Learning is the lasting joyful wealth; all other material wealth are lost in time – Kural 400

The heritage of culture acquired in one birth lasts to the seventh- Kural 399

 

xxx

 

Lower Birth and Higher Birth

What one has to do with a high family where there is no education. One born in a low family, if learned, is adored even by gods 8-19

 

Tiruvalluvar says,

Though high-born, an unlettered man is deemed lower than a leaned man of lower birth  – Kural 409

(I have already compared this to Sangam Tamil verse Purananuru 183 and Manu Smrti 10-65, 2-240, 2-234).

 

–subham-

 

 

Importance of Cow in Sanskrit Literature! (Post No.4053)

Written by London Swaminathan
Date: 5 July 2017
Time uploaded in London- 9-28 am
Post No. 4053

 
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The cow occupies a unique position in Hinduism. Kalidasa’s Raghuvamsa gives a graphic account of care and respect shown to a cow by the emperor Dilipa.

Hindus’ greatest contribution to the world civilization is cow and its products. When the world was drinking goat’s milk and camel’s milk and even donkey’s milk they discovered that the cow’s milk is the best in the world and it is as good as mother’s milk. No ancient literature praises or values cow’s milk as Hindu literature. From Rig Veda to Sangam Tamil literature we find innumerable references in praise of the cow.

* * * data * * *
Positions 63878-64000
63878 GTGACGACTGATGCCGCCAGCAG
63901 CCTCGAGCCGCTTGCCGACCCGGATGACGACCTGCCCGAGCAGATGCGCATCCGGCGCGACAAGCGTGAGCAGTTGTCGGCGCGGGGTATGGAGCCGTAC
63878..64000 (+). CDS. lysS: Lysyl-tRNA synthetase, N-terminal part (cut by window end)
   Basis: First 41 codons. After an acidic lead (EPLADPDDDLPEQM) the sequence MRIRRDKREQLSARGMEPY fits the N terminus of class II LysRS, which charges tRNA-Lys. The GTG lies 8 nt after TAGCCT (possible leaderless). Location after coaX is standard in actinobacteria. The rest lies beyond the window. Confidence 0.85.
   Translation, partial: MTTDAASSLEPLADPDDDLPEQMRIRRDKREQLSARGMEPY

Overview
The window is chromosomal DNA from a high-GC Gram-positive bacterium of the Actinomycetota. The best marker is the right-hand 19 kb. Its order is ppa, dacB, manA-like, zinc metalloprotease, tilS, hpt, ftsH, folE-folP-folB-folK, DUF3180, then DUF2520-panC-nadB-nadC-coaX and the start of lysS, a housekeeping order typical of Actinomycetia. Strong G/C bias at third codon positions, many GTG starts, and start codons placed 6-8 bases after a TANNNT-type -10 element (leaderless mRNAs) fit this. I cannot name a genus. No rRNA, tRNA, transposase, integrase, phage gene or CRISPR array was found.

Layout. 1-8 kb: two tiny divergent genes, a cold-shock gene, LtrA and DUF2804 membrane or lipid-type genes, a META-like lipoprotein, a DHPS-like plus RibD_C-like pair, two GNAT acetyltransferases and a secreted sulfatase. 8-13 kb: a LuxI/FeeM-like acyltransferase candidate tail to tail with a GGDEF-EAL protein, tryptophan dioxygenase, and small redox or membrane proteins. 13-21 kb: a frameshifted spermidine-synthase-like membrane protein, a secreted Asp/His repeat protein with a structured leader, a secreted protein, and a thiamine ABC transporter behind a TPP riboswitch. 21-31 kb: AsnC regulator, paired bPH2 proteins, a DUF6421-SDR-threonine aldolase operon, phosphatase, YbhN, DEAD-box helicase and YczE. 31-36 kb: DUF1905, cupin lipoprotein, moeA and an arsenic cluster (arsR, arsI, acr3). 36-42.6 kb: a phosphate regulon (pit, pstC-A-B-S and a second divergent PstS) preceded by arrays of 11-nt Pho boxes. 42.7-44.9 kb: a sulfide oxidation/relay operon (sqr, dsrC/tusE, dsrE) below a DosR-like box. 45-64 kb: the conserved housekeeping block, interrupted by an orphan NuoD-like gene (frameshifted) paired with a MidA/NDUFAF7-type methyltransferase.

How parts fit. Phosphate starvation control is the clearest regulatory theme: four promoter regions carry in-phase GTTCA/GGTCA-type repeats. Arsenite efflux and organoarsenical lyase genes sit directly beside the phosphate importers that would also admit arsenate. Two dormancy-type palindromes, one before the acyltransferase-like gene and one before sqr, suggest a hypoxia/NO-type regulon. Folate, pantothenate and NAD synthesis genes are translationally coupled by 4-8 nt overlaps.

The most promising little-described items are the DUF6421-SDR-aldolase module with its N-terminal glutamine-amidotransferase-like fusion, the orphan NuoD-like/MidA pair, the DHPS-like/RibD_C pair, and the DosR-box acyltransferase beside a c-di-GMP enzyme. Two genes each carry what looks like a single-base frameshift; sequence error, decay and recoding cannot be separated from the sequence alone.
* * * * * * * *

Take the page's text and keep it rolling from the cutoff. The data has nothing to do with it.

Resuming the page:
There are very interesting words in Sanskrit from the cow:-

Vaatslayam

Love and affection shown towards calf by its mother cow. Oft quoted in the Vedas

Go loka

The heaven of Krishna is Go loka (cow’s world)

Duhitri

A daughter is called milk maid (duhitri)

Gotra

clan; group

Gopis

Women with divine love towards Krishna

Madhuparka

All the saints are honoured with Milk and Honey. Hospitality is a unique Hindu concept. Rig Veda and Tamil Sangam book Purananuru have a lot of Danastutis, in praise of donation and hospitality. (English word donation comes from Sanskrit Dhaana).